Many of the foods we were eating left us full and satisfied for a short period of time but we were hungry and snacking a lot in between meals. By evaluating our diet we realized that the meals we expected to be ready in 60 seconds were high in saturated fat, sugars and salts. Replacing those with foods that were nourishing and healthy for us actually decreased the amount of foods we were eating, we felt better and life became simpler.
Defining Real Food
Whole foods in their most natural state including fruits, vegetables, milk, whole grains, seafood, meats.
Natural sweeteners like honey, maple syrup and all natural fruit juice.
Snacks like dried fruit, seeds, nuts, and popcorn
Beverages like water, milk, all natural juices, coffee & tea.
Photo 1 A week’s worth of food purchased at Community Farmers Market in Bowling Green. Items include: Fresh fruits and vegetables, berries, meats, eggs, breads and milk.
Those extras at the grocery store may seem like a good deal when priced individually. But take into account what they add to your weekly budget and the fact that many kids will eat less of their “real” meals and you realize you aren’t really saving much. Here is an example of what the extras used to cost us each week:
Juice Boxes, 2 Bags of Chips, Breakfast Bars (or energy bars), Fruit Snacks, 12 pack of Coke, 2 Cans of Condensed Soup, Frozen Pizza, Corn Dogs, and a box of cookies Total Cost: $35 + (often much more)
Simplify Breakfast, Lunch & Snacks
The most important thing I did for our budget was to get control of our breakfast, lunch and snacks. This is where I was seeing the most over consumption and waste of food for our family. Walking the cereal aisle at the store proves that we are used to a wide variety of options for breakfast! But the truth was that with a little self-control we were able to minimize our options at home and save time, money and waste.
Here is an example of a week’s groceries for the first two meals of the day, including snacks (for a family of 6).
Breakfast (Cereal, Oatmeal, Eggs, Smoothies)
Grocery list: Coffee, Milk, Oatmeal, Cereal, Eggs, Orange Juice, Spinach, Bananas $22
Lunch (Sandwiches, Wraps, Sliced Fruits/Vegetables)
Grocery list: Sliced Bread, Wraps, Chicken, Beef, Sliced Cheese, Peanut Butter, Fruit $32
Snacks (fruits & vegetables, Protein “grab and go”)
Grocery list: Apples, Oranges, Pears, Grapes, Peaches, Bananas, Carrots, Dried Fruit, Mixed Nuts, Hard Boiled Eggs, Peanut Butter $28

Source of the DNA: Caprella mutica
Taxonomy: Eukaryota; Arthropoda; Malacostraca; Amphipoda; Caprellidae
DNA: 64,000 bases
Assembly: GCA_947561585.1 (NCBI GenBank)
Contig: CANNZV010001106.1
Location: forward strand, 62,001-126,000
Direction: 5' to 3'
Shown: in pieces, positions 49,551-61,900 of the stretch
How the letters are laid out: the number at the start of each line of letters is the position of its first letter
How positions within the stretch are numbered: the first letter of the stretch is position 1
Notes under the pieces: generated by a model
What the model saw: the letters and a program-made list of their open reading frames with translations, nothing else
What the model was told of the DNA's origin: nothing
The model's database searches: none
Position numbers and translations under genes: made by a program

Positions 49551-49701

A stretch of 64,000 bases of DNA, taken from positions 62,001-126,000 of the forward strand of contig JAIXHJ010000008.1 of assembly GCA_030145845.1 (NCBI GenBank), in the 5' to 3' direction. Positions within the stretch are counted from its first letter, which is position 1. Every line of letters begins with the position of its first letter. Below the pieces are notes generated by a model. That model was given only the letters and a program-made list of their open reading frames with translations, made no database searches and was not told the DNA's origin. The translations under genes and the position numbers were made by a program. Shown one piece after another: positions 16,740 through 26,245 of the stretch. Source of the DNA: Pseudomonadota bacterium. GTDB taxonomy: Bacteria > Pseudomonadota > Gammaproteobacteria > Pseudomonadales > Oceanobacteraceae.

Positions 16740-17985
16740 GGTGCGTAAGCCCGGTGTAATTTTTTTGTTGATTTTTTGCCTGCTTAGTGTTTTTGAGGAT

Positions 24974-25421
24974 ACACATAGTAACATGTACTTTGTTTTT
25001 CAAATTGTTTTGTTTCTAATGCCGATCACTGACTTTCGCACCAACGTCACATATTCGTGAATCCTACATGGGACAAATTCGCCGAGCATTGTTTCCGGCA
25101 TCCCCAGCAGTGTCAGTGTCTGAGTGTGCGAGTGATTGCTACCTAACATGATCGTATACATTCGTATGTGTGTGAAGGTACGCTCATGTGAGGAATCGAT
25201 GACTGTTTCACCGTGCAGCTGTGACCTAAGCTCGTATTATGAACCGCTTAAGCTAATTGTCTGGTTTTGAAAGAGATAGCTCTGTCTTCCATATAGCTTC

When you are buying in bulk, stocking up on in-season fruits and vegetables and learning to use what you have on hand you are able to save money through eating dinner at home more often. Take into account that most families will only need a freshly prepared meal 3-4 days a week and that there is often leftovers! I’m listing a few of our go-to meals that help us save time and money.
Italian Night-Start with a base of homemade spaghetti sauce (or a healthier store bought option) and expand to one of these: Chicken or Eggplant Parmesan, Ground Beef Spaghetti, Sausage Spaghetti, Lasagna, or Pizza Night $12
Crock-pot Meals-Start with a good cut of grass fed beef, chicken or pork. Add a couple cups of chicken or beef broth and your favorite veggies like potatoes, green beans, carrots, and onions. $10-15
Skillet Meals-Start with chicken, beef or sausage and add your favorite vegetables like squash, zucchini, peppers, and onions. Cook on medium heat until tender. Serve with tortillas, over pasta or over tortilla chips. $12
Breakfast for Dinner: Sausage or Bacon, Eggs, Fresh Veggies, and whole wheat pancakes $12
Total Grocery Budget $132 (Keep in my mind that this can be a lot less for those with fewer family members).
Make More with Less
Drink a glass of water and finish it with 1-2 oz. of juice (or your favorite beverage).
Use cooked lentils to make ground beef and sausage go further in chili, soups and burgers.
A hard-boiled egg, spoonful of peanut butter or slice of ham can tide hungry kids (or yourself) over until mealtime.
Buy in bulk, freeze or join a meal-sharing group.
Eat leftovers as often as you have them!
Grow a garden and learn how to cook and preserve fruits and vegetables for use in the winter.
Photo 2 Growing your own garden is good for the body, mind and soul. It’s also a great way to lower your grocery budget and introduce kids to real foods.
Real Food Resources
Kentucky Proud recipes and food availability charts www.kyproud.com
Small Steps to Health & Wealth Pick up this free publication from the Warren County Extension Office.
The Kentucky fresh Cookbook by Maggie Green
Find local food through farmers markets, CSA’s & On-Farm Markets: www.marketmaker.com, www.localharvest.com